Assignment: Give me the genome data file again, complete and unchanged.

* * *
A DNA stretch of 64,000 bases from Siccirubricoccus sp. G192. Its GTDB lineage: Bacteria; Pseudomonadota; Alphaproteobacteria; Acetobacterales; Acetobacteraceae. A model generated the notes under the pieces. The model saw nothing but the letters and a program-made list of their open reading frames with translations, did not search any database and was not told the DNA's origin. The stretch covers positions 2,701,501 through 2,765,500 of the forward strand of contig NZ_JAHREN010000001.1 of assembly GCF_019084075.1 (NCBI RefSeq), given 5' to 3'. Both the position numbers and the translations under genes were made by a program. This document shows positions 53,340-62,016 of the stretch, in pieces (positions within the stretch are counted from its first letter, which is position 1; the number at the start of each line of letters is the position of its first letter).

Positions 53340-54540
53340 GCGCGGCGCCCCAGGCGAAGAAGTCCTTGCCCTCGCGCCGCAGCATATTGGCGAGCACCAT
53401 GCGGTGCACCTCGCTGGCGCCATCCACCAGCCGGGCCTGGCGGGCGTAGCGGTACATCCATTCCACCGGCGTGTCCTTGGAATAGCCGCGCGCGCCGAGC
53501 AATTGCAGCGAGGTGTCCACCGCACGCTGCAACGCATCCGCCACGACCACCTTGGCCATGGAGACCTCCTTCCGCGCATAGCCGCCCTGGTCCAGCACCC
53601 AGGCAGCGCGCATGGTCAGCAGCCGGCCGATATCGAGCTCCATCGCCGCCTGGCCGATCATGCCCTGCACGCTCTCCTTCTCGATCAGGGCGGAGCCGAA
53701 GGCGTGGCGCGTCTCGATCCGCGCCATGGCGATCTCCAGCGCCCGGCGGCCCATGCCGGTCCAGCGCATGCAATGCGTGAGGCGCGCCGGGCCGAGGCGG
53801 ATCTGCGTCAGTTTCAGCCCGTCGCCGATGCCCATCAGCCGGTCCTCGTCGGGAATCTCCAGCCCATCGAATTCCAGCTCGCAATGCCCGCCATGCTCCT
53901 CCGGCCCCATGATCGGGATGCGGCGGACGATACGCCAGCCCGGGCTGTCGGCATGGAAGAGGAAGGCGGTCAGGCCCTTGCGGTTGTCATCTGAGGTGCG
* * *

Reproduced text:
A DNA stretch of 64,000 bases from Siccirubricoccus sp. G192. Its GTDB lineage: Bacteria; Pseudomonadota; Alphaproteobacteria; Acetobacterales; Acetobacteraceae. A model generated the notes under the pieces. The model saw nothing but the letters and a program-made list of their open reading frames with translations, did not search any database and was not told the DNA's origin. The stretch covers positions 2,701,501 through 2,765,500 of the forward strand of contig NZ_JAHREN010000001.1 of assembly GCF_019084075.1 (NCBI RefSeq), given 5' to 3'. Both the position numbers and the translations under genes were made by a program. This document shows positions 53,340-62,016 of the stretch, in pieces (positions within the stretch are counted from its first letter, which is position 1; the number at the start of each line of letters is the position of its first letter).

Positions 53340-54540
53340 GCGCGGCGCCCCAGGCGAAGAAGTCCTTGCCCTCGCGCCGCAGCATATTGGCGAGCACCAT
53401 GCGGTGCACCTCGCTGGCGCCATCCACCAGCCGGGCCTGGCGGGCGTAGCGGTACATCCATTCCACCGGCGTGTCCTTGGAATAGCCGCGCGCGCCGAGC
53501 AATTGCAGCGAGGTGTCCACCGCACGCTGCAACGCATCCGCCACGACCACCTTGGCCATGGAGACCTCCTTCCGCGCATAGCCGCCCTGGTCCAGCACCC
53601 AGGCAGCGCGCATGGTCAGCAGCCGGCCGATATCGAGCTCCATCGCCGCCTGGCCGATCATGCCCTGCACGCTCTCCTTCTCGATCAGGGCGGAGCCGAA
53701 GGCGTGGCGCGTCTCGATCCGCGCCATGGCGATCTCCAGCGCCCGGCGGCCCATGCCGGTCCAGCGCATGCAATGCGTGAGGCGCGCCGGGCCGAGGCGG
53801 ATCTGCGTCAGTTTCAGCCCGTCGCCGATGCCCATCAGCCGGTCCTCGTCGGGAATCTCCAGCCCATCGAATTCCAGCTCGCAATGCCCGCCATGCTCCT
53901 CCGGCCCCATGATCGGGATGCGGCGGACGATACGCCAGCCCGGGCTGTCGGCATGGAAGAGGAAGGCGGTCAGGCCCTTGCGGTTGTCATCTGAGGTGCG